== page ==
The NMSU System Academic Regulations
The following regulations are effective with the publication of all the NMSU system catalogs, this includes the Las Cruces-Academic Catalog, Alamogordo Community College, Carlsbad Community College, Dona Ana Community College, and the Grants Community College catalogs. All regulations in this section of the catalog pertain to all the campuses housed with the NMSU System, this means that information for students pursuing Associate Degrees/Certificates, Bachelor's Degree, and Graduate Degrees/Certificates is within the section of the catalog.
The regulations section is broken down into different areas:
- Academic Programs of Study
- Academic Performance and Progress
- Degree Applications, Graduation & Commencement
- Academic Standing and Probation
- Academic Misconduct and Grievances
- The University Student Records Office
The unit of credit at DACC/NMSU is the semester hour, which is the equivalent of one hour’s recitation (lecture) or a minimum of two hours of practice per week for one semester.
The normal class load in a regular semester is 12 to 18 credits. An overload is more than 18 credits. A normal class load in summer school is 6 credits.
Written permission for the student to register for an overload must be obtained from an academic advisor. To be eligible to take an overload, the student must have a cumulative grade-point average for the two preceding semesters of 2.5 or above with no grade less than C. A one-credit course in physical activity does not affect the calculation for determining an overload. Freshmen will not be permitted to assume an overload.
Class Rank (Classification)
A student’s classification depends upon the number of credits completed toward graduation. Sophomore rank is achieved with successful completion of 28 credits; junior rank, 60 credits; senior rank, 90 credits.
A full-time student is making satisfactory progress when the cumulative number of credits earned at DACC/NMSU, divided by the number of semesters attended, equals at least 12. Part-time students must earn a proportional number of credits in the same time period for purposes of financial aid. In the case of new freshmen, this definition will not be applied until the beginning of the third semester of enrollment; however, for all other students, it will apply after one semester of enrollment. All students at the end of their second academic year must have a cumulative GPA of at least 2.0.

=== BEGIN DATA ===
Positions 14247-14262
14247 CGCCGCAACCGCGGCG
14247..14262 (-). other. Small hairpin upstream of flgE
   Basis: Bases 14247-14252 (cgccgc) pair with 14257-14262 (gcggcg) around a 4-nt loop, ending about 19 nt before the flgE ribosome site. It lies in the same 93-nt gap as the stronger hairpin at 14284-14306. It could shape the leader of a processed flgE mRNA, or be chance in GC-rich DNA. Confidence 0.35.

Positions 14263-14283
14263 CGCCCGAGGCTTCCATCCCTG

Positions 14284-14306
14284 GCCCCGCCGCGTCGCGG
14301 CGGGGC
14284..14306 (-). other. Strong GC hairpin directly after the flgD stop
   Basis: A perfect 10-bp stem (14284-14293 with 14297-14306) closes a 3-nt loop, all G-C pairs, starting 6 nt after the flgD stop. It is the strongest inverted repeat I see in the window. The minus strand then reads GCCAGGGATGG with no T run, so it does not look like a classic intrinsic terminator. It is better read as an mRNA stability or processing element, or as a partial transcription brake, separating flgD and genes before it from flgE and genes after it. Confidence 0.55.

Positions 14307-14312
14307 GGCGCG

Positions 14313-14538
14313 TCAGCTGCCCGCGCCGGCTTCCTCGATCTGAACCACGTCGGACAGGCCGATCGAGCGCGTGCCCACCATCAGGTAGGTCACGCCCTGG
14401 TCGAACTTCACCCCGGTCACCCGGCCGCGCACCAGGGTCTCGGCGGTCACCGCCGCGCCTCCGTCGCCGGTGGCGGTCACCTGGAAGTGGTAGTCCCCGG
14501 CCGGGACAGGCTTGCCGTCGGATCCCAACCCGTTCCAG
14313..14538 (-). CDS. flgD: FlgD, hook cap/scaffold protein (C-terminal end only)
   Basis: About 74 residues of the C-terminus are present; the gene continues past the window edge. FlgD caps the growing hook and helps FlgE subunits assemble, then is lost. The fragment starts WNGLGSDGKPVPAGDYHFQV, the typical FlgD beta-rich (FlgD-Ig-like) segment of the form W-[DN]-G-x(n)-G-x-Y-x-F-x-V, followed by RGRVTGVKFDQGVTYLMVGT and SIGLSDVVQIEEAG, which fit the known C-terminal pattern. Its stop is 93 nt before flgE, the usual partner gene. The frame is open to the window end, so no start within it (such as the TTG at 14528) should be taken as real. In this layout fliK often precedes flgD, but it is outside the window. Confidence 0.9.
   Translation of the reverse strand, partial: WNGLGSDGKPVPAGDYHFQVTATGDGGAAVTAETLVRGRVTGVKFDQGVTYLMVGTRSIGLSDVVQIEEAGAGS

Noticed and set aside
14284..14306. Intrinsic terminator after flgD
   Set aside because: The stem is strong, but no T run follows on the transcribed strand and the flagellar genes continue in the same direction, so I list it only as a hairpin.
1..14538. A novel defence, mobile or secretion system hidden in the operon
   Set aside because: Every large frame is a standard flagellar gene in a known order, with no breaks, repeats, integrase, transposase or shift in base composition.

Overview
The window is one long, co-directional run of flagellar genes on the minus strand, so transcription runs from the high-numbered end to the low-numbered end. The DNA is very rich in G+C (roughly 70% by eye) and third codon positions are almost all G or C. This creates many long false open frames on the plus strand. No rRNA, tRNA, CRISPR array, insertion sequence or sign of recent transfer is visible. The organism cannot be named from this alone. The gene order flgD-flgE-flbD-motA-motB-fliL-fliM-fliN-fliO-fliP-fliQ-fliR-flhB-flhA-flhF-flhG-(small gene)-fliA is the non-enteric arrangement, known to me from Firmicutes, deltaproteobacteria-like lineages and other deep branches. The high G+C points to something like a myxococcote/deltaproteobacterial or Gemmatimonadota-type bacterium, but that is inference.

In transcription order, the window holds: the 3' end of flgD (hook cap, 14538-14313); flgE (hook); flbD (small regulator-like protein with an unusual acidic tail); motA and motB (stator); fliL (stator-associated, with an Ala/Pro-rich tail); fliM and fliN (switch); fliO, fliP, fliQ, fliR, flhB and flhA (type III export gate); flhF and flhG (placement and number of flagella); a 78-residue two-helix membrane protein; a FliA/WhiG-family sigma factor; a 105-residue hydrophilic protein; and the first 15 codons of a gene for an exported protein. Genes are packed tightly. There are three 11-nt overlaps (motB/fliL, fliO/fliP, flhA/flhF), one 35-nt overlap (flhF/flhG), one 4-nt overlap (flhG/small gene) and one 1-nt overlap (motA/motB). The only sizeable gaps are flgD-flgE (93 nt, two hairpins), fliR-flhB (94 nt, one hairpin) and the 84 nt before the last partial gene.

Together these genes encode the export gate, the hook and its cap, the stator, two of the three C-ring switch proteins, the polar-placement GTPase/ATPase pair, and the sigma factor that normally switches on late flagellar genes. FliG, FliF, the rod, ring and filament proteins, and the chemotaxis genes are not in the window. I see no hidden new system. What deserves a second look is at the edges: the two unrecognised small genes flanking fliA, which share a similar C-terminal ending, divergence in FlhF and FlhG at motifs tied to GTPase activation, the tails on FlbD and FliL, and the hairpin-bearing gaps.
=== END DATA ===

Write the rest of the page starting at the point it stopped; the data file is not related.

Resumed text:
Basic Academic Skills Required for Transfer to Four-Year Institutions
Many colleges and universities, including New Mexico State University, require students transferring in from community colleges to demonstrate basic academic skills in both English and mathematics. In the case of NMSU, transfer students who are deficient in these basic skills will have one semester to acquire them. After that point, if they have not met both basic skills requirements, they will not be permitted to continue enrolling in upper-division courses (courses numbered 300 and higher).
Options for satisfying the basic skills requirements in English and mathematics are listed in the next two sections. Please note that completion of these requirements will not necessarily satisfy NMSU’s general education requirements in English and mathematics. Consult the NMSU Undergraduate Catalog for more information.
Ways to Meet NMSU’s English Basic Skills Requirement
- 30 ACT English Score – Students may satisfy basic skills requirements in English by scoring 30 or higher on ACT English exams. However, students must still earn credit for ENGL 111G Rhetoric and Composition by one of these options:
- ENGL 111G Rhetoric and Composition – Students may satisfy English basic skills by passing ENGL 111G Rhetoric and Composition with a grade of C or higher.
- CLEP Credit – Students may earn credit for ENGL 111G Rhetoric and Composition by taking the College Level Examination Program subject exam in freshman college composition with a score of 57 (top quartile) or higher. See “Credit by College Level Placement Examination” later in this chapter for details.
- Advanced Placement Credit – Students may receive advanced placement credit for ENGL 111G Rhetoric and Composition by scoring 3, 4, or 5 on the English Advanced Placement Exam. See “Advanced Placement” later in this chapter for details.